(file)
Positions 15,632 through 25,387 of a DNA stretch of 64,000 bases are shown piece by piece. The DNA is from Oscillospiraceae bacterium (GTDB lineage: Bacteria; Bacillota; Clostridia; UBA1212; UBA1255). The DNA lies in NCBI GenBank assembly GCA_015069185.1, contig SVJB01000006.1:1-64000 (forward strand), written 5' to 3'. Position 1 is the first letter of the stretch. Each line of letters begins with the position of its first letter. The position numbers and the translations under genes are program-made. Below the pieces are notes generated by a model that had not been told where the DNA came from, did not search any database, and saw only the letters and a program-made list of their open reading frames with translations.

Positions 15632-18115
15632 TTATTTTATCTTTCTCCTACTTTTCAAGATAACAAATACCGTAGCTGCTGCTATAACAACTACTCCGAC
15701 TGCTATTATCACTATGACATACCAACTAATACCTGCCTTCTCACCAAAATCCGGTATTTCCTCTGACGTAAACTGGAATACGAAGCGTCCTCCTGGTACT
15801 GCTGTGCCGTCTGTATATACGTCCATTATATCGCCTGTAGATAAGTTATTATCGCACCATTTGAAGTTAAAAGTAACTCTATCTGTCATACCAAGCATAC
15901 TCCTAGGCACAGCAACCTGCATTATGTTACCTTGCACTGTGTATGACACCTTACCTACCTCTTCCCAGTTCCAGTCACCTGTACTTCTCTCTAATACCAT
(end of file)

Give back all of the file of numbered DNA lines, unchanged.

Positions 15,632 through 25,387 of a DNA stretch of 64,000 bases are shown piece by piece. The DNA is from Oscillospiraceae bacterium (GTDB lineage: Bacteria; Bacillota; Clostridia; UBA1212; UBA1255). The DNA lies in NCBI GenBank assembly GCA_015069185.1, contig SVJB01000006.1:1-64000 (forward strand), written 5' to 3'. Position 1 is the first letter of the stretch. Each line of letters begins with the position of its first letter. The position numbers and the translations under genes are program-made. Below the pieces are notes generated by a model that had not been told where the DNA came from, did not search any database, and saw only the letters and a program-made list of their open reading frames with translations.

Positions 15632-18115
15632 TTATTTTATCTTTCTCCTACTTTTCAAGATAACAAATACCGTAGCTGCTGCTATAACAACTACTCCGAC
15701 TGCTATTATCACTATGACATACCAACTAATACCTGCCTTCTCACCAAAATCCGGTATTTCCTCTGACGTAAACTGGAATACGAAGCGTCCTCCTGGTACT
15801 GCTGTGCCGTCTGTATATACGTCCATTATATCGCCTGTAGATAAGTTATTATCGCACCATTTGAAGTTAAAAGTAACTCTATCTGTCATACCAAGCATAC
15901 TCCTAGGCACAGCAACCTGCATTATGTTACCTTGCACTGTGTATGACACCTTACCTACCTCTTCCCAGTTCCAGTCACCTGTACTTCTCTCTAATACCAT